Hades is the god of the Underworld and the dead, and he is often represented by his two-pronged scepter and the three-headed dog, Cerberus.
Hades was one of the children of Cronos and Rhea, and helped his siblings overthrow Cronos. After his defeat, Zeus, Poseidon, and Hades throw dice to see who will control the different realms of the world; Hades ends up as the king of the Underworld and the god of the dead. Hades is now synonymous as a name for the Underworld, not just for the god. The Greeks held the afterlife in high regard. They believed that a soul could not rest unless the body was properly buried or fired. They would bury their dead with two coins covering the corpse’s eyes to pay Charon, the ferryman, to bring their souls across the river Styx and into the land of the dead. The Underworld was guarded by a three-headed dog called Cerberus, and souls awaited trial in Tartarus, where Cronos and his allies were imprisoned by Zeus.
Hades fell in love with Persephone, the daughter of Zeus and Demeter. He snatched her on his chariot one day and brought her back down to the Underworld with him. Demeter was so distraught at her daughter’s disappearance that she caused the earth to stop growing and a great famine overcame the fields until Zeus agreed to help bring Persephone back. His one condition, however, was that if Persephone had anything to eat in the Underworld, she would have to stay there.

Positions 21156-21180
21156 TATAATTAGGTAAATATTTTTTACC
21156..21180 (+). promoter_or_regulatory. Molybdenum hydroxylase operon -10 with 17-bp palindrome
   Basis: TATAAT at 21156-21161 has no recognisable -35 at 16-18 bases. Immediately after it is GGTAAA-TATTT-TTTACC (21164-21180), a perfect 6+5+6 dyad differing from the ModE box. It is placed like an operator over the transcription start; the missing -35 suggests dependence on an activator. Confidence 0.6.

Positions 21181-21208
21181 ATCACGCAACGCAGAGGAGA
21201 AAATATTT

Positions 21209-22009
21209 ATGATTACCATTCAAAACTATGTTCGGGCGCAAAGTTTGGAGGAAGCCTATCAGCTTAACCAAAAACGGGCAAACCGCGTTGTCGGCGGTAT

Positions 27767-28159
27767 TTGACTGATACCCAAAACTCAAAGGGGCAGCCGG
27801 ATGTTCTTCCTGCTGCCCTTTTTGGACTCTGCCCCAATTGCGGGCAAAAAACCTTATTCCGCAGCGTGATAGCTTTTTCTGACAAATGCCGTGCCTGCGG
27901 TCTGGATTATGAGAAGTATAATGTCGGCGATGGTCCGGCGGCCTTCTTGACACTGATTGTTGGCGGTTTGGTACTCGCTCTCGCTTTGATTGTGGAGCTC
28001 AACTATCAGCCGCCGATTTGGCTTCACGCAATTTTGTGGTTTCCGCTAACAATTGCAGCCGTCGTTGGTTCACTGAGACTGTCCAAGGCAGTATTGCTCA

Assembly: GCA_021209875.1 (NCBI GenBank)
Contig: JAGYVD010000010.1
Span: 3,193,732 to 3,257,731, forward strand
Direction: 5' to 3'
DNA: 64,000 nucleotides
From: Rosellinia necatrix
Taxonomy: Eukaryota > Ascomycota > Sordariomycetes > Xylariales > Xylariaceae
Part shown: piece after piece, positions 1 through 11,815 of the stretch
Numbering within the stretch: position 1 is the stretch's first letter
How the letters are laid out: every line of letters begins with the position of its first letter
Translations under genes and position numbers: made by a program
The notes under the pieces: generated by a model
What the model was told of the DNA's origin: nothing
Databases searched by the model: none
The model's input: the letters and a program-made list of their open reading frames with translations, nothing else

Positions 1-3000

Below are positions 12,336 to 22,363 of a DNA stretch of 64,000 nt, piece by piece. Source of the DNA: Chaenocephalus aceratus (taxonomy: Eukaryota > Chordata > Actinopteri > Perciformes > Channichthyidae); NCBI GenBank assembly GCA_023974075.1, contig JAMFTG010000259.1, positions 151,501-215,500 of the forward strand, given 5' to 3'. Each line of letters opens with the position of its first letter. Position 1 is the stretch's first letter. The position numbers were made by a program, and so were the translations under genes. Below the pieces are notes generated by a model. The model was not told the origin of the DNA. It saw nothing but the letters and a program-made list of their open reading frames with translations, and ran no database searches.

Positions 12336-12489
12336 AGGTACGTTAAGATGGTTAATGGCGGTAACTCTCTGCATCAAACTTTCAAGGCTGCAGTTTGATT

Persephone ended up falling in love with Hades, but she pretended she was still unhappy. She ate six pomegranate seeds when no one was looking, and because of this, Zeus declared that she would have to spend six months of the year in the Underworld with Hades. This created the seasons of fall and winter, because Demeter refused to allow anything to grow during those six months her daughter was gone.
Odysseus visits the land of the dead in Homer’s epic poem The Odyssey, where he consults with the blind prophet Tiresias who warns him not to eat the cattle of the sun god. Hades was never overtly evil like the Christian Satan is portrayed; instead, he is stern and commanding, but very difficult to anger.
Cronos and Rhea